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June 10, 2011

The BP Broadside

Everybody Loves Somebody Sometime, Except When They Don't

by Steven Goldman

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I used to know this rather dumpy fellow casually—we both spent Friday afternoons hanging out at the same comic book store during college. He was a good-natured fellow, always affable, but neither terribly bright nor good looking if I am any judge of my fellow males. He had a tendency to gain weight and his hairline was just beginning to recede. What I am trying to communicate here is that he had the look and bearing of an affectionate but aging orangutan suffering from mange and a bad case of geek taste.

The store went out of business, as such stores are wont to do, and without it there was really no reason for us to socialize. We still live in the same town, though, and I pass him here and there, most often in the local bookstore, which is one of the few places I actually go (knowing that every trip is one of the last as bookstores go the way of the dodo and politically effective progressivism). At some point he began to have a young woman with him. Over time, at sightings spaced at roughly quarterly intervals, I became aware that it was always the same young woman.

I saw them again last night in a local bar. They didn’t look very happy. They ordered, then she picked up her phone and began texting while he sank his face into his open hands in what seemed to be a gesture of resignation or defeat. I don’t know if they’re married or even romantic partners, but it seemed to me to be a portrait of a certain stage, not necessarily terminal, in a marriage in which romance has faded and one coasts on due to momentum. Still, seeing them there, I had to smile: it has probably been ten years since I started seeing them together. Who would have thought he would have gotten that far or lasted that long? It’s good to know that there is someone for everyone—if only for a little while.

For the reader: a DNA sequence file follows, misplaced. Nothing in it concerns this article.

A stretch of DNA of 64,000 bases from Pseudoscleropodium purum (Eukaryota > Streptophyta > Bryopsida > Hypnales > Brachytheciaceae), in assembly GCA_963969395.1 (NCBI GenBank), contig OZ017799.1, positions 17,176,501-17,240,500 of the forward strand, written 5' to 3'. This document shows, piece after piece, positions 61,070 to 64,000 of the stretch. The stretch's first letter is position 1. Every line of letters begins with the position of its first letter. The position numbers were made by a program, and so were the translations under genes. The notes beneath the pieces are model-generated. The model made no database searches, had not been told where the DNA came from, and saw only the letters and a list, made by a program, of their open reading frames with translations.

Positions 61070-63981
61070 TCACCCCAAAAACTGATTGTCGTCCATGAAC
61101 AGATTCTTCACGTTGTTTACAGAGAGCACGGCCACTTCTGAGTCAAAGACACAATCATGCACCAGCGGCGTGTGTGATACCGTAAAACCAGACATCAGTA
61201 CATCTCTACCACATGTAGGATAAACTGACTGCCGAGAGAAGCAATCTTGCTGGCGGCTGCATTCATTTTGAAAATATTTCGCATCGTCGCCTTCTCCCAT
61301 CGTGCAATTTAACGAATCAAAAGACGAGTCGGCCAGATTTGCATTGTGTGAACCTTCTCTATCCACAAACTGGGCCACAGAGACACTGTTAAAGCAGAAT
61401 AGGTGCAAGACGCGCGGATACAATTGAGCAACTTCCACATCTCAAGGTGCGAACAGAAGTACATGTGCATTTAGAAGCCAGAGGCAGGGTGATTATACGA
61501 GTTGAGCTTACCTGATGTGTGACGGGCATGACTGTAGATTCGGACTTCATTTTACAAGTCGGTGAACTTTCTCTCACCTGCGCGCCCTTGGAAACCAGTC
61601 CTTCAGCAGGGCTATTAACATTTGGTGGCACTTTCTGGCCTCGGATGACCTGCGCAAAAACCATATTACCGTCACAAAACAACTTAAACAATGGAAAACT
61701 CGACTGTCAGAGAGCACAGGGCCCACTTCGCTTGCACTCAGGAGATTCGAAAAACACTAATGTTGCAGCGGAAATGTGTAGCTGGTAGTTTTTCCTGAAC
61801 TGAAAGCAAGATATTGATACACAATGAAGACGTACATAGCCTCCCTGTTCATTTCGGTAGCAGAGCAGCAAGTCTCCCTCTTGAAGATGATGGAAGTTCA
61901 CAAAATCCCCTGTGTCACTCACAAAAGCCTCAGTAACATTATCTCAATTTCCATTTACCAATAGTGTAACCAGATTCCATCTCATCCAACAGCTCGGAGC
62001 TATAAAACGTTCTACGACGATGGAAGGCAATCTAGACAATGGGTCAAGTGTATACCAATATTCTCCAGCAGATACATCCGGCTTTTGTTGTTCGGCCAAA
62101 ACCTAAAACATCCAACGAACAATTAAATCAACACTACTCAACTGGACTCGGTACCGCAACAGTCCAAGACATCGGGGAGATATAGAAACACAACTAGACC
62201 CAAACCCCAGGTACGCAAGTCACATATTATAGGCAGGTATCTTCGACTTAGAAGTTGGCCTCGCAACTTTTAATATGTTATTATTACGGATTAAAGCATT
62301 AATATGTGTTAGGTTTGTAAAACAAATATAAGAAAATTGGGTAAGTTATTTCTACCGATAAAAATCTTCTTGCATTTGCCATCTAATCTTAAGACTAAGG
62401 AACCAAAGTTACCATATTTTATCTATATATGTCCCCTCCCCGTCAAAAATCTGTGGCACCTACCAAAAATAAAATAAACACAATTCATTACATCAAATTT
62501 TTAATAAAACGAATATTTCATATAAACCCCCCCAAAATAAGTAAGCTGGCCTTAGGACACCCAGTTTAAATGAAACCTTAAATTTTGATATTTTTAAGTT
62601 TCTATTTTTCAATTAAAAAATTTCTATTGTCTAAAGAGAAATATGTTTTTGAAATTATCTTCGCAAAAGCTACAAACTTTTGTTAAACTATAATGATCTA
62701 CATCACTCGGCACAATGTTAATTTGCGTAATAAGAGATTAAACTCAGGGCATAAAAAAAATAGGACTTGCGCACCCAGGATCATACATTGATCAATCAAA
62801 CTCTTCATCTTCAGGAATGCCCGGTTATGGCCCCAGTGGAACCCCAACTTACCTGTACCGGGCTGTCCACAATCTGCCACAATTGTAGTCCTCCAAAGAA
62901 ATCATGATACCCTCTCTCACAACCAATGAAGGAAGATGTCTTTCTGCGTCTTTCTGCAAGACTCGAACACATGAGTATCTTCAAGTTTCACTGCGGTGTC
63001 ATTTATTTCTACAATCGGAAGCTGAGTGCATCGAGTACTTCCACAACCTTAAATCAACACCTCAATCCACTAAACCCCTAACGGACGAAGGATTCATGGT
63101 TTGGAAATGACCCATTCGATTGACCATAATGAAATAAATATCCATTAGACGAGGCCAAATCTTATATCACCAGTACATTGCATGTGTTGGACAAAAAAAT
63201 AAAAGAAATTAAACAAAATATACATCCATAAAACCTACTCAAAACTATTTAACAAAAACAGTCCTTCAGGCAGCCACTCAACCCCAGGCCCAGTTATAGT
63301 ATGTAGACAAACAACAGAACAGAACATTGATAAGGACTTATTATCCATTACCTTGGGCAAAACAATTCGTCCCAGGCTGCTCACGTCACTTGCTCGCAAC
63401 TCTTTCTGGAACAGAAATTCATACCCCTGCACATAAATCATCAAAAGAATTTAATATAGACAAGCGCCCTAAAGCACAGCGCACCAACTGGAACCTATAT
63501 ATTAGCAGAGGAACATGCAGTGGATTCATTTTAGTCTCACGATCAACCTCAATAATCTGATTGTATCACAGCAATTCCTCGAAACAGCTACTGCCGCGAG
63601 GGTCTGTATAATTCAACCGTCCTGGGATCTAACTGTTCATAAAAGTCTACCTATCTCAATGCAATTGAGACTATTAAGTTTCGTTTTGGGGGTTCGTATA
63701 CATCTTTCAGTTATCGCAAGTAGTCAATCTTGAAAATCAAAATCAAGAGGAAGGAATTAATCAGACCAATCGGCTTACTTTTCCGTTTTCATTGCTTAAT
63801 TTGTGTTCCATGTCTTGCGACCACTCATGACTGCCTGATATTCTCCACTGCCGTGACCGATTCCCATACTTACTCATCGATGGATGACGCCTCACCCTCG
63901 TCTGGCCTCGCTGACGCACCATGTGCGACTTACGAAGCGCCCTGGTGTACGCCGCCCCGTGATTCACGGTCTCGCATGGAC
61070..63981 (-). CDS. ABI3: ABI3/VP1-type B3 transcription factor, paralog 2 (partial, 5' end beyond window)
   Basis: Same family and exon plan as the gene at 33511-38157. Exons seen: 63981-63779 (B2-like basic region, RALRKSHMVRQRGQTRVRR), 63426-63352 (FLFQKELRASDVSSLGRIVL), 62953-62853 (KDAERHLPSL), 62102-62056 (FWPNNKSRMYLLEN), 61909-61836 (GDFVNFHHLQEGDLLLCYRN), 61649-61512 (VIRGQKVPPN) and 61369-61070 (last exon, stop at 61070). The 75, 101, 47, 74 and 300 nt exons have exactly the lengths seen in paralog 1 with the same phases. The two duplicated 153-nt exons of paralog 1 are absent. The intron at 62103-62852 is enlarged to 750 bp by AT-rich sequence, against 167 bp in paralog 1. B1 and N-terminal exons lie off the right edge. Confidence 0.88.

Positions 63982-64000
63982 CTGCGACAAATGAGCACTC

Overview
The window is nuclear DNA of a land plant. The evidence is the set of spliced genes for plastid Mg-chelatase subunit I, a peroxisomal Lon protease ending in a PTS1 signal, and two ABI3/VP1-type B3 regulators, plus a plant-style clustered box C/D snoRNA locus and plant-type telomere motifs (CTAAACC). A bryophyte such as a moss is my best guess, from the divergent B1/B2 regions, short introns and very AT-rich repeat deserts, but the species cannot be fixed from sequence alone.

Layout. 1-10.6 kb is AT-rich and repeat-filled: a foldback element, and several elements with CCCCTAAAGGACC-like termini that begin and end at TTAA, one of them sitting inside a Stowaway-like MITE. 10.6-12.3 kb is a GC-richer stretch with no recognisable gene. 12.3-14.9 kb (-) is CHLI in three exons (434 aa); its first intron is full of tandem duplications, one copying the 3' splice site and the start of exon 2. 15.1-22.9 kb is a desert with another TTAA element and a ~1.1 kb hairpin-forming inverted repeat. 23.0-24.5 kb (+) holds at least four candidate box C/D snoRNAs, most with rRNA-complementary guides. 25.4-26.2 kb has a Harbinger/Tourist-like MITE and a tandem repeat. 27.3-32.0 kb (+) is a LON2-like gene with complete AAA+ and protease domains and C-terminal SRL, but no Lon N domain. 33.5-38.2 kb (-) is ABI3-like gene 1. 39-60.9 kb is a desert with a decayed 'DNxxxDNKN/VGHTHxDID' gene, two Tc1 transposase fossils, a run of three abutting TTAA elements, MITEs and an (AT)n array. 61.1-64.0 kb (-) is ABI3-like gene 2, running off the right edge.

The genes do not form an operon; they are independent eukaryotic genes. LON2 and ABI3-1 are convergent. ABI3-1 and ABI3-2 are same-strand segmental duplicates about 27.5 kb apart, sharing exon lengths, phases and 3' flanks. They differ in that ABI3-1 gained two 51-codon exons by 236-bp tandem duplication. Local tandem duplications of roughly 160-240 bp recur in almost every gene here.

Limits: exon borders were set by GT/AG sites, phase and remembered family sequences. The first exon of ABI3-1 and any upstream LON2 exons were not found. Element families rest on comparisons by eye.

Having said that, I’m not sure that there is a manager for Billy Beane and the Oakland A’s. In yesterday’s first reaction, our Rob McQwown was quoted as saying, “For a GM who claims the manager doesn't matter, Beane sure goes through a lot of them.” That’s not really true, though; since Tony LaRussa departed following the 1995 season, the A’s have had just three managers, Art Howe, Ken Macha, and Bob Geren. In fairness to Howe and Macha, who have long since been written off as mediocrities, the A’s won 91 or more games six times in seven seasons (2000-2006) under those two gentlemen and went to the playoffs five times, advancing to the ALCS in Macha’s final year.

The A’s have had a very stable setup. Bob Melvin is their fourth manager since 1996, making the A’s one of the least trigger-happy clubs in the business. Discounting short-term interim managers, the average for that period is five. The Marlins have had 10 managers. Four others have had eight. Just one team, the Cardinals, have had one manager for that entire time, having snapped up LaRussa after the A’s let him go and never looked back, at least not publically. The issue for the A’s is not rapid turnover but what the team is looking for in a manager beyond a babysitter given Beane’s complete inability to field an offense since the beginning of the century. Back in 2001, the A’s had a .275 True Average, good for third in the league. They haven’t been that good since:
 

Year

TAv

AL Rank

2001

.275

3

2002

.272

5

2003

.264

9

2004

.272

4

2005

.268

5

2006

.268

6

2007

.267

6

2008

.251

13

2009

.264

9

2010

.265

8

2011

.239

13


The pitching has been a different story:
 

Year

FRA

AL Rank

2001

4.36

2

2002

4.39

2

2003

4.53

2

2004

4.86

3

2005

4.64

5

2006

4.86

6

2007

4.56

1

2008

4.85

8

2009

4.72

4

2010

4.56

4

2011

4.86

7


As with cross-bay colleague Brian Sabean, in recent years Beane’s team has done well drafting and developing pitchers, but has floundered badly when trying to build an offense. The only difference is that Sabean now possesses the legitimacy conferred by winning a World Series.

As the offense has devolved over the course of the last ten years, the managers haven’t had a lot to work with. A 2006-2010 A’s All-Star team is sad to behold:
 

Pos

Name

Yr

AVG

OBP

SLG

HR

TAv

C

Kurt Suzuki

2009

.274

.313

.421

15

.271

1B

Daric Barton

2010

.273

.393

.405

10

.306

2B

Mark Ellis

2010

.291

.358

.381

5

.290

3B

Eric Chavez

2006

.241

.351

.435

22

.279

SS

Marco Scutaro

2006

.266

.350

.397

5

.272

LF

Nick Swisher

2006

.254

.372

.493

35

.313

CF

Rajai Davis